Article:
The Doomsday Clock shows we are closer to global catastrophe than ever before - this needs to be a wake-up call for the world

Too many leaders today either embrace the doctrines of nationalism and isolationism, but nobody should ignore the threat from nuclear weapons and the climate crisis 

Ban Ki-Moon
Thursday 23 January 2020 15:20 GMT
The Doomsday Clock explained in 60 seconds

At the start of the second decade of the 21st century, our world faces a security crisis greater even than the heights of the Cold War.

Nuclear annihilation is an acute threat, aggravated by both stand-offs over Iran and the Korean Peninsula, and by the deliberate undoing of arms control agreements that have restrained proliferation by key powers including Russia and the United States.

The climate crisis poses an equally grave existential challenge to humanity, with the devastating fires in Australia only the latest example of the risks posed to human health and safety by global warming and extreme weather events. But even though the last year has seen an outpouring of popular anger and demands for radical change, global leaders have yet to show they are capable of taking the bold steps to cut emissions and deliver a sustainable future.

This is why today The Elders, represented by Mary Robinson and myself, joined the Bulletin of Atomic Scientists in taking the dramatic step of moving forward the hands of the Doomsday Clock. It is now just 100 seconds to midnight – we are closer to global catastrophe than we have ever been before.

This must be a wake-up call for the world. The decision to move the hands of the Doomsday Clock is backed by rigorous scientific scrutiny, and demands an equally rigorous multilateral response.

Recent events in the Middle East have shown how unilateral actions beyond the bounds of international law can spark unpredictable and potentially uncontrollable consequences.

The tragic shooting down of a Ukrainian passenger jet in Tehran, killing 176 civilians, is an awful warning of the price paid in innocent blood when leaders favour bellicose posturing over serious negotiations.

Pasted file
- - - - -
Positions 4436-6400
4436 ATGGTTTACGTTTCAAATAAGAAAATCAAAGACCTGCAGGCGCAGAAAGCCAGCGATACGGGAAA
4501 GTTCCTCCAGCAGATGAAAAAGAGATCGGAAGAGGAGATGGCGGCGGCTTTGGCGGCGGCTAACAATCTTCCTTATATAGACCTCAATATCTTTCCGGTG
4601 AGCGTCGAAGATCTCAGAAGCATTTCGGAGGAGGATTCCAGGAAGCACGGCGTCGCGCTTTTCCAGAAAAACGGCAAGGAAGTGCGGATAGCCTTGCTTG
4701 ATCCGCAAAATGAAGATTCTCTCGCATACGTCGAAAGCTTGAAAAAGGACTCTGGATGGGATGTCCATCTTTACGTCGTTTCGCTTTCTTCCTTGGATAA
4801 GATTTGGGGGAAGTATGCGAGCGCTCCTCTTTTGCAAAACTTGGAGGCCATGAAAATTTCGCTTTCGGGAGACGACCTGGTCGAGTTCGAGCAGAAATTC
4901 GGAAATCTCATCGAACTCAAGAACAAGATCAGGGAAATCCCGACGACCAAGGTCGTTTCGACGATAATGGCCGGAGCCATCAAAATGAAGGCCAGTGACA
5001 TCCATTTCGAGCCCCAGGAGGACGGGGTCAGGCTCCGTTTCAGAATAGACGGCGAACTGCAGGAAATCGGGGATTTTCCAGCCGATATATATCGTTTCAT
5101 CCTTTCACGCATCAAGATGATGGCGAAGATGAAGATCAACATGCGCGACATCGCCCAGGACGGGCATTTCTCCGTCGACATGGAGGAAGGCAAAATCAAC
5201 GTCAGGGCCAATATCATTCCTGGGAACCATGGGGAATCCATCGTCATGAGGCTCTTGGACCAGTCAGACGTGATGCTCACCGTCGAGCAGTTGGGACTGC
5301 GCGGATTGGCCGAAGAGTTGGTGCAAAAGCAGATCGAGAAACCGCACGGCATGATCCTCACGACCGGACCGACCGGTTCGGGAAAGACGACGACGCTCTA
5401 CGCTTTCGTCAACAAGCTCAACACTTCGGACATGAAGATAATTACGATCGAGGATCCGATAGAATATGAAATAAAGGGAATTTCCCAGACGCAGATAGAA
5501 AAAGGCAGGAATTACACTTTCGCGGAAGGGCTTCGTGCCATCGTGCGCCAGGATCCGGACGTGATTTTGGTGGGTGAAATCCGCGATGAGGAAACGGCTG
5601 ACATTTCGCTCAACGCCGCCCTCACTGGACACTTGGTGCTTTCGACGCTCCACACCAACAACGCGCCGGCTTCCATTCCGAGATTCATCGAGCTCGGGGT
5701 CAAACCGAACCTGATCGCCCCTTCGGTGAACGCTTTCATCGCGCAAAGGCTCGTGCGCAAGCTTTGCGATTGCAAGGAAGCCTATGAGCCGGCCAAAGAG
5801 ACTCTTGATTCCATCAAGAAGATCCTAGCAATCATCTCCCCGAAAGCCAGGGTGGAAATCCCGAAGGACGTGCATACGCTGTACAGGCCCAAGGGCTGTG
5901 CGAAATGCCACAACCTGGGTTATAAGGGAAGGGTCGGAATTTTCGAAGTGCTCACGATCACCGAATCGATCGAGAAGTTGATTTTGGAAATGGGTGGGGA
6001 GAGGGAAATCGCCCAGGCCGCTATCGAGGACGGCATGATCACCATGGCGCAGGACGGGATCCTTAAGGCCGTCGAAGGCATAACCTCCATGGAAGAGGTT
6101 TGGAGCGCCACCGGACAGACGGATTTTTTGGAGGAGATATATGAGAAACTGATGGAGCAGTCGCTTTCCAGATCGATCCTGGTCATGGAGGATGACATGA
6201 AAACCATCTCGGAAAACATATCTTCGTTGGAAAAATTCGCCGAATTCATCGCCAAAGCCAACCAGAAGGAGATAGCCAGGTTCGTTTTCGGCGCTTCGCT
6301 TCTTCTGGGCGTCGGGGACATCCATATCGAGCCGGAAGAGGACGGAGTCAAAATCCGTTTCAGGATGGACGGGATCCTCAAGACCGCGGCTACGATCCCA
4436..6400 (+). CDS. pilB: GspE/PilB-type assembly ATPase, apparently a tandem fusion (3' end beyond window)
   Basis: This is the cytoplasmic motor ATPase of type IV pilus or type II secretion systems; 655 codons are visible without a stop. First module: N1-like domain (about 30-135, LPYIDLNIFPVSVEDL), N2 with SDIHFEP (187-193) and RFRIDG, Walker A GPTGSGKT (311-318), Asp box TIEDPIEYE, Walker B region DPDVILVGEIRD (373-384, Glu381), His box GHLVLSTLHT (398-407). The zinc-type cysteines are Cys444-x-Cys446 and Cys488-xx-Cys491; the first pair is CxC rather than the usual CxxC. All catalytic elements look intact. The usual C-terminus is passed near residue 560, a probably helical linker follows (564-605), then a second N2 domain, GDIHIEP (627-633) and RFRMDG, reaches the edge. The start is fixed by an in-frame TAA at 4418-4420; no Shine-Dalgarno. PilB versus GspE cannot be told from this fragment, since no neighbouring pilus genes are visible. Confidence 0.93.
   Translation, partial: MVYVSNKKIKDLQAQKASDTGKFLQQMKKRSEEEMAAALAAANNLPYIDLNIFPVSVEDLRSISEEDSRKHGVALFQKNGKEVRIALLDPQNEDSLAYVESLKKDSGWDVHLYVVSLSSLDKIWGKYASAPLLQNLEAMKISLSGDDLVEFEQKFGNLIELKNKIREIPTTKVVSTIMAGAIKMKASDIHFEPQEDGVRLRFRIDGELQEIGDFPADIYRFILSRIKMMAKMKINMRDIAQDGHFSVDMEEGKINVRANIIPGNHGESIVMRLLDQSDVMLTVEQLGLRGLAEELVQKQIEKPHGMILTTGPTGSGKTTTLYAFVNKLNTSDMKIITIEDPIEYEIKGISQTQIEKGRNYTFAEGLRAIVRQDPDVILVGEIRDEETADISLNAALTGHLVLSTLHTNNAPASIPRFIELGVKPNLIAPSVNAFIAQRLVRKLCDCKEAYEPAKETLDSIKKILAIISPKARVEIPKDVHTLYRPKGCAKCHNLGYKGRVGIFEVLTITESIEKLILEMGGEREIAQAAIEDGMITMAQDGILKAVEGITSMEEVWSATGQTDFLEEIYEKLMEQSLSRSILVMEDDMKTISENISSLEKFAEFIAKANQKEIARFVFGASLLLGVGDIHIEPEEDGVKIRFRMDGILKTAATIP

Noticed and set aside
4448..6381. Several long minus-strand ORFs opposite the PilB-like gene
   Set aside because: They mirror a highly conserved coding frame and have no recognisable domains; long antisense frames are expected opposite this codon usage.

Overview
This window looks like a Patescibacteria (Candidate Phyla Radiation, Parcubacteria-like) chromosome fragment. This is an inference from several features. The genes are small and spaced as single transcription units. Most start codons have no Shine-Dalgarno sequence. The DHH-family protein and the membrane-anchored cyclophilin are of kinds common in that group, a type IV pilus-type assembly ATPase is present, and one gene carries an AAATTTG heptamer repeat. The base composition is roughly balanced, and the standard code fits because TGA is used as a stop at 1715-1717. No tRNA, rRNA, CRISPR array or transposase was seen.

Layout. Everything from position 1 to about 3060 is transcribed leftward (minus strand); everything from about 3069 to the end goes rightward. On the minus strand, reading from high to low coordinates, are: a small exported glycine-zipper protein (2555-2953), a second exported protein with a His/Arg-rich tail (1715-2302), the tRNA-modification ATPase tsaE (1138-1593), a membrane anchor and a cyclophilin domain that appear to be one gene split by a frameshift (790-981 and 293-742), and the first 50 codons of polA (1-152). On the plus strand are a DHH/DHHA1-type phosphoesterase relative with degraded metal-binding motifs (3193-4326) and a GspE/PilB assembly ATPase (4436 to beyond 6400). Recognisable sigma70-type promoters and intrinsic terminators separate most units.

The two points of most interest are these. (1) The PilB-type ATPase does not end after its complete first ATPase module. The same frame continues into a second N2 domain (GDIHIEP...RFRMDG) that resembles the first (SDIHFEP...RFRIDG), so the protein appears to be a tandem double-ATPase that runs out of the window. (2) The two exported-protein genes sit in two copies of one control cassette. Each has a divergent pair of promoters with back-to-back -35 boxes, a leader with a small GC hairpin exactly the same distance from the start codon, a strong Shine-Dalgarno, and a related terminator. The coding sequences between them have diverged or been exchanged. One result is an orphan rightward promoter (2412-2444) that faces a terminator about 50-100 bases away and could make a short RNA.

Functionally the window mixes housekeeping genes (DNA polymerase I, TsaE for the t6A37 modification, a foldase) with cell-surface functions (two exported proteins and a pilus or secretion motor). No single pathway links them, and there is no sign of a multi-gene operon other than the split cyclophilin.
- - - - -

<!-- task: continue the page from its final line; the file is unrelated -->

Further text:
The prospect of a similar confrontation between two or more nuclear-armed powers should horrify us all but is dangerously real, as we saw in 2019 between India and Pakistan over Kashmir. Such tensions call for responsible global leadership and a careful, concerted attempt to strengthen multilateral frameworks around nuclear disarmament and non-proliferation.

The Non-Proliferation Treaty (NPT) Review Conference that will take place later this year in New York is a critical opportunity to make progress, but the current postures of the leading nuclear powers do not augur well. Instead, over the last year we have seen precisely the opposite as the US and Russia have abandoned the Intermediate-Range Nuclear Forces (INF) Treaty, raising the prospect of another dangerous nuclear arms race on European soil.

If the New Strategic Arms Reduction Treaty (START) is not renewed in 2021, there will be no nuclear arms agreement in force between Russia and the United States anymore, and no remaining limits on the size of their deployed nuclear arsenals.

This is a test of leadership. It is encouraging that President Putin has stated clearly that Russia is ready to renew New START without delay, and I urge President Trump to now move without delay to get a deal. Meanwhile, both Washington and Moscow have also continued to invest in new technologies such as hypersonic cruise missiles and space-based systems, with the rapid and opaque nature of technological development further contributing to mutual paranoia and distrust.

All nuclear powers – the five permanent members of the UN Security Council (US, Russia, China, France and the UK) as well as Israel, India, Pakistan and North Korea – need to face up to their responsibilities and work together to reduce their nuclear stockpiles.

Australia's wildfire smoke reaches as far as Argentina

The common thread uniting and exacerbating the nuclear and climate threats is the assault on the multilateral rules-based system that has helped underpin global peace and stability since the Second World War. Leaders of that era, including President Franklin D Roosevelt and President Harry S Truman, were determined to avoid the mistakes of the past, when the League of Nations proved powerless in the face of Nazi and fascist aggression.

Yet too many leaders today either embrace the doctrines of nationalism and isolationism, or lack the political courage to challenge these malign forces and instead retreat into passivity. At such a moment, the world should recall the inspiring words of the late Kofi Annan, my predecessor as UN Secretary-General whose life was devoted to the cause of peace:

“When leaders fail to lead, the people will lead and make them follow.”

We have seen this over the last twelve months with the remarkable and inspirational youth climate movement. In a year that marks the 75th anniversary of both the Hiroshima and Nagasaki bombs, and the founding of the UN, we now need a similar global mobilisation against the nuclear threat, so we can bequeath a peaceful, liveable world to our children and grandchildren.

Ban Ki-moon is a former secretary-general of the United Nations and deputy chair of The Elders, the group of independent global leaders founded by Nelson Mandela

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